Introduction to Lacto-Fermentation


Lacto-fermentation is the process of fermenting vegetables in a salt-water brine to transform the taste and preserve the vegetables. Sauerkraut, pickles, kimchi and miso paste are all well-known examples of fermented food. The general term “fermentation” can be applied to a much broader scope of food, including beer, cheese, yogurt and more, but Masontops primarily focuses on vegetable fermentation.

The process of lacto-fermentation typically involves 3 to 4 steps, depending on if you’re making a dry salted ferment, like sauerkraut, or fermenting whole vegetables, like carrot sticks. Either way, the process involves packing a vessel with the vegetables and ensuring they are submerged in a salt-water brine to prevent mold growth. Lastly, the vegetables must be left to ferment in a way that allows fermentation gas to escape, without exposing the ferment to oxygen. As the food ferments, it takes on a tangy, sour taste and grows healthy bacteria.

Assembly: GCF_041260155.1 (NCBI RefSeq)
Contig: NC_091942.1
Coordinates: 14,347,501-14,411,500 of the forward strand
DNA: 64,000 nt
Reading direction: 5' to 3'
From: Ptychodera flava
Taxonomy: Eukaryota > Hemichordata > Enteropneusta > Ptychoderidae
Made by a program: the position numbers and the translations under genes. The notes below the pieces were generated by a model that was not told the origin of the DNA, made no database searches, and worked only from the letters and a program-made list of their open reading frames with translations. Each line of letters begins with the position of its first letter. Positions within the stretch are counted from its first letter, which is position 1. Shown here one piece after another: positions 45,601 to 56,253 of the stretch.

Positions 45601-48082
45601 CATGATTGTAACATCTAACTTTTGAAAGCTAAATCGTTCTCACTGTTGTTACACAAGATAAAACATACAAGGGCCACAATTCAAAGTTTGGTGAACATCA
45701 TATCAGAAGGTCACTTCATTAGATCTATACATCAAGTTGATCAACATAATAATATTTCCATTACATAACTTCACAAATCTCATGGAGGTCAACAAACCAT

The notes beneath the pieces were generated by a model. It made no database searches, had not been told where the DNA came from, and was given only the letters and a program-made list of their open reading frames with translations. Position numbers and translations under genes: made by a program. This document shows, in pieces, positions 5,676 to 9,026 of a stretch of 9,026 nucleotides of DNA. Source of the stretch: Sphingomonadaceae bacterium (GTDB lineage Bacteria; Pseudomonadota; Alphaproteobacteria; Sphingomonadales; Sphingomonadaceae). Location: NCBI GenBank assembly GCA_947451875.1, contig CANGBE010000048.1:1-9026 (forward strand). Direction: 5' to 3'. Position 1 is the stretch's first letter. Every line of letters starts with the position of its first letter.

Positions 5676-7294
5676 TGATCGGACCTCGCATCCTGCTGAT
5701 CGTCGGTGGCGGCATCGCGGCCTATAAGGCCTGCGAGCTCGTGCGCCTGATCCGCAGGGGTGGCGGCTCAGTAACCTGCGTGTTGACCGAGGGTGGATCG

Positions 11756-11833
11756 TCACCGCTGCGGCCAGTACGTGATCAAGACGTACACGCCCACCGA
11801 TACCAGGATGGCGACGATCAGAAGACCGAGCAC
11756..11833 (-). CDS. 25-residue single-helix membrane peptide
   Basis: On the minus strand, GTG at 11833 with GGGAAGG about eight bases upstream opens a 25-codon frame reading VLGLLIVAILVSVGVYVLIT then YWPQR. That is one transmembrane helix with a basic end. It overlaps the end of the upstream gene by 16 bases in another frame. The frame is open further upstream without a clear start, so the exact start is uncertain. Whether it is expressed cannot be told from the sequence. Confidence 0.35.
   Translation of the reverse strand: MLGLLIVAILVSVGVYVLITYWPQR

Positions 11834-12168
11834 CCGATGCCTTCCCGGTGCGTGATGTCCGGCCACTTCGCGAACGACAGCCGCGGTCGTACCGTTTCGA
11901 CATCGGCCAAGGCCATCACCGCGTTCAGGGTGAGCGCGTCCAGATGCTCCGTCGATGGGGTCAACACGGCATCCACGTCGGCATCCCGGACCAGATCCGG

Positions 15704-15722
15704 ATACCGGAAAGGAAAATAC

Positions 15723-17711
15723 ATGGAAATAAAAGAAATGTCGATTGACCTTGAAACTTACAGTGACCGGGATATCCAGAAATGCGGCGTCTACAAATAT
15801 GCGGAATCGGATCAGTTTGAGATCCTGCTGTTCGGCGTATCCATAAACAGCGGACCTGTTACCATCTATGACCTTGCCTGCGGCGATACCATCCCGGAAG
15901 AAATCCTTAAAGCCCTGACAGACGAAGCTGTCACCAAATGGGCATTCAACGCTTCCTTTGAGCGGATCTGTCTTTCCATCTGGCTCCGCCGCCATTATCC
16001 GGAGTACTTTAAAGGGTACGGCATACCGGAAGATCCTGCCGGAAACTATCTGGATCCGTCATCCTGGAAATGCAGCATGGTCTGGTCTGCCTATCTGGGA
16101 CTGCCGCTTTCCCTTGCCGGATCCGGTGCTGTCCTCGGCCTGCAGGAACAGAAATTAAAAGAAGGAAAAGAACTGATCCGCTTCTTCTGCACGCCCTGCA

The two most important things to understand when lacto-fermenting is that any food floating above the liquid brine will grow mold and exposure to open air (AKA oxygen) also promotes mold growth. You can’t leave a ferment fully exposed to air, but you also can’t leave it completely sealed, unless you're willing to tend to it daily. As food ferments, it creates carbon dioxide which must be vented or it will cause the container to explode or lid to pop off. These tricky issues tend to intimidate beginners, but there are a number of easy solutions, including Masontops. Our products streamline the process of fermenting vegetables with patented tools you won’t find anywhere else.

Get the full-scoop on fermentation by expert and author Sandor Katz in the video below.  

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